Reinforced concrete is a composite material composed of a steel matrix encased within a dense concrete form. This material combination resists both crushing and bending loads. Spalling is the most common failure mode in South Florida observed during our Forensic Engineering inspections. Moisture and corrosive salt in the air permeate the concrete through small surface pores. Over time, this results in the reinforcing steel, or rebar, rusting, As the rebar progressively rusts, it slightly expands, separating the concrete and creating a visible crack.
Concrete edge spalling
Rusted rebar and collapsed concrete balcony
As cracks expand over extended time periods, concrete pieces may even break loose and fall. Extensively rusted rebar has a smaller area and will carry less bending load. When the weakened steel can no longer carry the imposed self-weight and applied loads, failures may occur. Concrete naturally cracks due to thermal expansion and contraction that occurs over multiple seasonal weather cycles. An expert inspector can distinguish between potentially harmful spalling and normal thermal cracks.
Modern soil compaction and deep foundation installation methods result in vibration waves that emanate from construction activities. Depending on the soil type and magnitude of the source, these waves may travel substantial distances. Adjacent foundations and structures may be directly impacted by vibration or indirectly affected by soil deformation which causes permanent settlement.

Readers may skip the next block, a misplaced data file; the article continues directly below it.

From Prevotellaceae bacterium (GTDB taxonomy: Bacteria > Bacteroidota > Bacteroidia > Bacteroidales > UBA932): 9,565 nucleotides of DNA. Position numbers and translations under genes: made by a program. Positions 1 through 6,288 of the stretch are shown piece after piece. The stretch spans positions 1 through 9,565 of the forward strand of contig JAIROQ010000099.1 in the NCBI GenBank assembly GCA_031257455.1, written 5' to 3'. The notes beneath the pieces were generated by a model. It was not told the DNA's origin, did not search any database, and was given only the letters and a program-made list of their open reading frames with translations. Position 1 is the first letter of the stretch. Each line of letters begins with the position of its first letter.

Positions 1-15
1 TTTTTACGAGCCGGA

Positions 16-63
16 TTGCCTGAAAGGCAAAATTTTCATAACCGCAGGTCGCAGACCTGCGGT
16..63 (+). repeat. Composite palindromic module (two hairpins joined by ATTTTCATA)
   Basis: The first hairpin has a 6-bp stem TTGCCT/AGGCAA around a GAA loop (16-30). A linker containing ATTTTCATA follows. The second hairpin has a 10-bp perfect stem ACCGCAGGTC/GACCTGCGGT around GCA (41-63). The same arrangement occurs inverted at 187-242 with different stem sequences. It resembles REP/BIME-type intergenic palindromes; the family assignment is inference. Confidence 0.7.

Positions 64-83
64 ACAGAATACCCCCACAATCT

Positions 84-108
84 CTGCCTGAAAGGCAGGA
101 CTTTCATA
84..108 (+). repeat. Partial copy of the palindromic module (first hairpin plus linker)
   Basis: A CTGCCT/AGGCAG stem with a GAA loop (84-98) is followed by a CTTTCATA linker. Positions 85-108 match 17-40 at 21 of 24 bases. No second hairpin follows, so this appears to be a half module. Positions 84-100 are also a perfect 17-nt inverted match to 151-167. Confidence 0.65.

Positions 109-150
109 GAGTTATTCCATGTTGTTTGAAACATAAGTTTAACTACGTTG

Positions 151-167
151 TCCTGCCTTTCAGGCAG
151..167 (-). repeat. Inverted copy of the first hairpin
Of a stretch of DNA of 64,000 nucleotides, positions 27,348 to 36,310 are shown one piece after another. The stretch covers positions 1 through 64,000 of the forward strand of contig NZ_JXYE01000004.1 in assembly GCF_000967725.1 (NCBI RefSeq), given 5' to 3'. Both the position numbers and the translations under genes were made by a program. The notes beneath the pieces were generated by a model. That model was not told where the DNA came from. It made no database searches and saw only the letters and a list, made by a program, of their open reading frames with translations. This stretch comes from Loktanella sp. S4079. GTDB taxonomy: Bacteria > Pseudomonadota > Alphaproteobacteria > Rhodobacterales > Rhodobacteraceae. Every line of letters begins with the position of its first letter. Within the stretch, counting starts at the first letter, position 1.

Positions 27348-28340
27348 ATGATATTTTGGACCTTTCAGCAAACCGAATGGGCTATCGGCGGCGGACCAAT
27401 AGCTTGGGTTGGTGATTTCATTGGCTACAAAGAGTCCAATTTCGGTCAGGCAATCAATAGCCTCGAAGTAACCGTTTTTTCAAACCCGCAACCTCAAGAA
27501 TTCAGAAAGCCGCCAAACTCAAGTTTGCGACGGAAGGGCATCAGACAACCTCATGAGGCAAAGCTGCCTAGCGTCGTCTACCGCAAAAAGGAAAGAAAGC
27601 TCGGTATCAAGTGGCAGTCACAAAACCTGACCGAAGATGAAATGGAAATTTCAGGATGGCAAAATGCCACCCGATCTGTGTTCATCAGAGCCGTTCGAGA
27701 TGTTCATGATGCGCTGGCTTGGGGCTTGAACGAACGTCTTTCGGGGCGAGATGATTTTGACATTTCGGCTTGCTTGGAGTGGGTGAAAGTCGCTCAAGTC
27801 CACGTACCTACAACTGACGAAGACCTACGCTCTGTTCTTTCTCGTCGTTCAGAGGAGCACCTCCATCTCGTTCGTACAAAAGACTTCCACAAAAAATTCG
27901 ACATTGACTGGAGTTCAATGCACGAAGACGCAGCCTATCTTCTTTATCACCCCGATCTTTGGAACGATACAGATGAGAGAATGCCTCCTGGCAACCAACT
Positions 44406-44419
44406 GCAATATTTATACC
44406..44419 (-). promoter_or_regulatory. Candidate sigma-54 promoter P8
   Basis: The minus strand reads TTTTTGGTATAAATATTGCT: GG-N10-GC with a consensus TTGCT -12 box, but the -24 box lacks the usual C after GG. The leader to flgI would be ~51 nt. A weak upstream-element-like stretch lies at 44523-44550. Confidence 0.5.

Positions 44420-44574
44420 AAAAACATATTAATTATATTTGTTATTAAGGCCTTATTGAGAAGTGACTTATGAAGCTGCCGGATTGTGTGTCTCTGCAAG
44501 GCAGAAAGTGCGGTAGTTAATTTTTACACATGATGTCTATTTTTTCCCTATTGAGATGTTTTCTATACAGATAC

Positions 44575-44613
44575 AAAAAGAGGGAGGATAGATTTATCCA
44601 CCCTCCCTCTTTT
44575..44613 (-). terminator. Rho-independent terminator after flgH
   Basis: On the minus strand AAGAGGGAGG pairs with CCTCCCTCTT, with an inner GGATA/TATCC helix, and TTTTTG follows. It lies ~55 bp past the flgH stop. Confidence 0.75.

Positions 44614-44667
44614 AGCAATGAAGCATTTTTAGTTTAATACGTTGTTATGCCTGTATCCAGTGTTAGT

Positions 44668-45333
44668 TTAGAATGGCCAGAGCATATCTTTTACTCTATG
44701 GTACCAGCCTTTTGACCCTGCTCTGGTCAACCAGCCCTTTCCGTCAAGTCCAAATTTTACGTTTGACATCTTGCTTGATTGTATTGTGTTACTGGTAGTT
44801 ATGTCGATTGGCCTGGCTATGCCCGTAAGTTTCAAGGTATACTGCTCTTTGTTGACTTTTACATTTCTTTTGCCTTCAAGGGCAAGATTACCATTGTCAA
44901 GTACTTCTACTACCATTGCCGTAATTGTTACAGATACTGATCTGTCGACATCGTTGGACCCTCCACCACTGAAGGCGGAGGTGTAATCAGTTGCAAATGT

Vibration waves are defined by their frequency and speed, termed peak particle velocity (PPV). Frequency and peak particle velocity are plotted against each other to provide a range of values inside of which building damage is likely to occur. Different building materials may be damaged at varying ranges of vibration frequency and PPV. Florida Department of Transportation (FDOT) currently implements a 0.5 inch per second PPV limit for pile driving activities. A limit of 2 inches per second PPV as measured at windows and sills is recommended for multi-story buildings. Direct or indirect damage may still occur below prescribed limits.
Interior damage range of frequency and PPV
Permanent structural settlement
Potential damages range from superficial finish cracking to permanent building settlement. Given the potentially severe adverse effects, vibration mitigation methods are inherently necessary to mitigate damages. Mitigation techniques include limiting vibrations, vibration monitoring, equipment selection and setting optimization, foundation type selection, and following a prescribed installation pattern. Pre and post construction surveys are a useful tool to establish pre-construction conditions as a point of comparison to later conditions.
We perform all forms of structural inspections including Miami-Dade and Broward County 40 year inspections, in strategic partnerships with local engineering firms. This historic Coral Gables home dated from the early 1900's and exhibited radiating structural cracks in exterior walls in various places around the building perimeter. When the crawl space was accessed, large cracks in the foundation beams and improper patches were observed.
Structural cracks in wall from foundation settlement
Structural crack in foundation and improper patch
Over time, soils had shifted and the building settled, conforming to the new soil contour. Concrete block construction without intermediate reinforced concrete columns contributed to the wall cracks.
We were able to recommend underpinning the foundation to avoid further settlement. Proper foundation beam repair was performed with a structural patch and exterior walls cracks were filled with a structural grout.
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2787 East Oakland Park Blvd. Ft. Lauderdale, FL 33306
Serving All of South Florida Broward Miami-Dade Palm Beach County